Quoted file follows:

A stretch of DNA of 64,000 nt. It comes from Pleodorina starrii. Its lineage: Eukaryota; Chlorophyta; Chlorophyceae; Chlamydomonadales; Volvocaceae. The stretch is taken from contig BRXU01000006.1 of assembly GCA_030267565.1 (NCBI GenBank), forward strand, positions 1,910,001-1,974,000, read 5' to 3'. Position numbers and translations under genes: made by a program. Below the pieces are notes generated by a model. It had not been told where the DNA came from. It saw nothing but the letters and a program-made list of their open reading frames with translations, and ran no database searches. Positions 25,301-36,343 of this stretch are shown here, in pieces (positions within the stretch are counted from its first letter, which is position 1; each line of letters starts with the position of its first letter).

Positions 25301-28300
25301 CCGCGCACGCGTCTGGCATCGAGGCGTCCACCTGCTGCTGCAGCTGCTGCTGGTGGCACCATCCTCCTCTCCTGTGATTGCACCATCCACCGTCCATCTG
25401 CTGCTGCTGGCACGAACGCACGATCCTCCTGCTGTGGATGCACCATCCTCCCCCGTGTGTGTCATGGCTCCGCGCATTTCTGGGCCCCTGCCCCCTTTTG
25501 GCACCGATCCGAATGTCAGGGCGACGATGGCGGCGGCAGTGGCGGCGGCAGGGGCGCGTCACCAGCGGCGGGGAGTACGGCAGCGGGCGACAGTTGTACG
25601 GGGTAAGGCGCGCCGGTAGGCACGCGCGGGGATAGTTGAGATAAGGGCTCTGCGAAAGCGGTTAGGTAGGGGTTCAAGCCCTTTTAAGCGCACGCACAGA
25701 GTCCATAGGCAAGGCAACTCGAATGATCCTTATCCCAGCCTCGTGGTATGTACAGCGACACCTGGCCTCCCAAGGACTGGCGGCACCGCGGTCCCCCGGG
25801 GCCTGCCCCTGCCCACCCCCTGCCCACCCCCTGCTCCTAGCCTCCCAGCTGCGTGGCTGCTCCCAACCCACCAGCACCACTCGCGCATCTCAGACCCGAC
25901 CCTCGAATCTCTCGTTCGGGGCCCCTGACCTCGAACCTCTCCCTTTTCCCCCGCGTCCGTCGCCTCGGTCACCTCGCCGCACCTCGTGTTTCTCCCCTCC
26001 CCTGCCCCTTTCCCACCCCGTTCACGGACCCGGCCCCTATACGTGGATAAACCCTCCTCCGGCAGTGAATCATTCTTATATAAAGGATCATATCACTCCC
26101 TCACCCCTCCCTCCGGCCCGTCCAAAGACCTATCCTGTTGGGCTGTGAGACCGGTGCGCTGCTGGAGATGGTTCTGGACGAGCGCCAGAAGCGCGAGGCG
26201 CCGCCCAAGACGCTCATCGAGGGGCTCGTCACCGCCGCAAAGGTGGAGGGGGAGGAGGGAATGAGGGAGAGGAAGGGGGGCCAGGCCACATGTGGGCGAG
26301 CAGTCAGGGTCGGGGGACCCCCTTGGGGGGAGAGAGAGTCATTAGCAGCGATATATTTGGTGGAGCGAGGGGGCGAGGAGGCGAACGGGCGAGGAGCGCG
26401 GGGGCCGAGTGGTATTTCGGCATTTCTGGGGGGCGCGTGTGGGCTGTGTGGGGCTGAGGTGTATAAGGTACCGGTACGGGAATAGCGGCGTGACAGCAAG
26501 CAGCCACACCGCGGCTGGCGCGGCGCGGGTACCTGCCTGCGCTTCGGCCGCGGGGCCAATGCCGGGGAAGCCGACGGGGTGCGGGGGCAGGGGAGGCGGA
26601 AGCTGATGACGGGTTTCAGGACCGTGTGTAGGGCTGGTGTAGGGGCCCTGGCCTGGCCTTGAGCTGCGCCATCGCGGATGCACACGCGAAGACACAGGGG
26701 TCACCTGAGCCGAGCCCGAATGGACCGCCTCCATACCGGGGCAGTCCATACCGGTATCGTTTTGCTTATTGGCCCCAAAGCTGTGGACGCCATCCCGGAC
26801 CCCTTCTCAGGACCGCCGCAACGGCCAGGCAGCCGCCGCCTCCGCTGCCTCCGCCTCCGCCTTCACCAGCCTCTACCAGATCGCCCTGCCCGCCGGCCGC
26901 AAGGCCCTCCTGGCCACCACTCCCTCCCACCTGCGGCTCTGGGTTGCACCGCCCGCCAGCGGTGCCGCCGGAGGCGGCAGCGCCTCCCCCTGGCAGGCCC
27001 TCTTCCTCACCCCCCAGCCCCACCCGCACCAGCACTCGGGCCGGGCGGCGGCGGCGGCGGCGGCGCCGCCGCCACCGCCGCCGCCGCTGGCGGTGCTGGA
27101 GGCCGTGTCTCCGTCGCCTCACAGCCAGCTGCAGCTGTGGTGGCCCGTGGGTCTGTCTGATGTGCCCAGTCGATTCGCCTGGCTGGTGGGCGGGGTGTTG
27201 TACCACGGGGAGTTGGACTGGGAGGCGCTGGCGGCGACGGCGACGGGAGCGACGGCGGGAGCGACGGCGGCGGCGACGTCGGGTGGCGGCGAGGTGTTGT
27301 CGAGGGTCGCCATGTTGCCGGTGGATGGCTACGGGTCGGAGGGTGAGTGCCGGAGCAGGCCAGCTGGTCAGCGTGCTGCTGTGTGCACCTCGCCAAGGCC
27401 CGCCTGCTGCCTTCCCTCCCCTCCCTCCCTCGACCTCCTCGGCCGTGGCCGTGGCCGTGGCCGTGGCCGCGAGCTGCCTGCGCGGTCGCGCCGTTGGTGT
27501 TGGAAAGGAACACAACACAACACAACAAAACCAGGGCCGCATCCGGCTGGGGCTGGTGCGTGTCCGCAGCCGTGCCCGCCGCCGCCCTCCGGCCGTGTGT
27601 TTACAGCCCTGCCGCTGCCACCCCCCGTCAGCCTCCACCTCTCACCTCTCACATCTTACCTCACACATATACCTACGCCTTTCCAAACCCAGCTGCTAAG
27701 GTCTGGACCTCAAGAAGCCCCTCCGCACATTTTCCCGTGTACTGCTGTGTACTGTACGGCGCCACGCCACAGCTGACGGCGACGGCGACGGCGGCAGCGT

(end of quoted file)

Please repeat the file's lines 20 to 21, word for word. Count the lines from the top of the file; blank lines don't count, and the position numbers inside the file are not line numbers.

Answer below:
27001 TCTTCCTCACCCCCCAGCCCCACCCGCACCAGCACTCGGGCCGGGCGGCGGCGGCGGCGGCGGCGCCGCCGCCACCGCCGCCGCCGCTGGCGGTGCTGGA
27101 GGCCGTGTCTCCGTCGCCTCACAGCCAGCTGCAGCTGTGGTGGCCCGTGGGTCTGTCTGATGTGCCCAGTCGATTCGCCTGGCTGGTGGGCGGGGTGTTG